NMC considers international models that reduce placement hours
Paula Holt tells RCNi’s Nursing Live event that regulator is looking at nurse education in other countries, and ‘quality of practice learning is probably more important than quantity’
The Nursing and Midwifery Council (NMC) is considering international models of education for clinical placements as it explores whether the 2,300 hours needed to qualify can be reduced.
Speaking at RCNi’s Nursing Live event at the ACC in Liverpool, NMC senior nursing adviser Paula Holt said the regulator was looking at international models of supporting student practice learning that focus on quality rather than quantity.
This could include utilising practice-based educators to oversee practice learning in clinical settings rather than a nurse supervisor – a model used in the US.
UK has comparatively high number of practice hours
But Ms Holt stressed that no changes would be made in haste and that more work was needed ‘before we start making radical decisions about numbers’.
The UK has some of the highest number of practice hours required to qualify, with nursing students completing 2,300 hours before they can register. In comparison, just 800 hours are required to qualify in Australia and 1,000 in Canada.
NMC will be ‘taking a different slant on the question of hours’
She told the Nursing Live event: ‘We at the NMC get challenged constantly on two things, and it’s really escalated over the last few years. The first is why have we still got 2,300 hours of practice?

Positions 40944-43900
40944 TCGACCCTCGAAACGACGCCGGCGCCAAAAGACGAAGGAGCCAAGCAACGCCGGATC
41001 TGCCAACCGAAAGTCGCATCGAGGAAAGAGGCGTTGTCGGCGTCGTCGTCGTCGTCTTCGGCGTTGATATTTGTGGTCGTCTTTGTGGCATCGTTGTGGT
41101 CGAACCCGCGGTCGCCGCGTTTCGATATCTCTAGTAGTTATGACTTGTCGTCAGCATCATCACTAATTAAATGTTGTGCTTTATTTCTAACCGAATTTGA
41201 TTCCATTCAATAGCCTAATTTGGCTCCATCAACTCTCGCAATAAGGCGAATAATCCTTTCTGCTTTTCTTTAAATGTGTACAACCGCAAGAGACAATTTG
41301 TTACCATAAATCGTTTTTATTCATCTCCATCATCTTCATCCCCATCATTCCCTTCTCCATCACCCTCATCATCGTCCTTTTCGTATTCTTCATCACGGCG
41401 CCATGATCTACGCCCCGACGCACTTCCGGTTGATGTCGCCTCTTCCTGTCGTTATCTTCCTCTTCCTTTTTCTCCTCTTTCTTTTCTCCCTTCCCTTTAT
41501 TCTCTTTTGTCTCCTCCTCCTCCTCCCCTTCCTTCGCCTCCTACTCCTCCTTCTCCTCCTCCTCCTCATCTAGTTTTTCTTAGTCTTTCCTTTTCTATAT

‘The second question is the field preparation of our nurses and whether that is something we should be looking at in terms of our standards.’
Ms Holt added that, in her next piece of work, she and her colleagues would be ‘taking a different slant on this question of hours’.
‘The hours may be important but my view is that the quality of practice learning is probably more important than the quantity of practice learning.’
Government’s workforce plan suggests cutting placement hours
In June the government published the NHS long-term workforce plan, which outlined ambitions to increase the number of nurses working in the NHS by 190,000 in the next 15 years, partly by increasing the number of places on nursing degree courses.
It proposed measures including ‘training staff more flexibly’ and cutting the placement hours needed to qualify by more than 20%, from 2,300 to 1,800.
‘Models of learning are very different’ between countries
Ms Holt said: ‘This isn’t an easy one to navigate. I did a piece of research that compares hours in different countries – what happens in Australia and New Zealand where it’s 800 to 1,000 hours?
‘But when you start to look at the different models… we’re comparing apples and pears. They may have fewer hours, but their models of learning are very different.’
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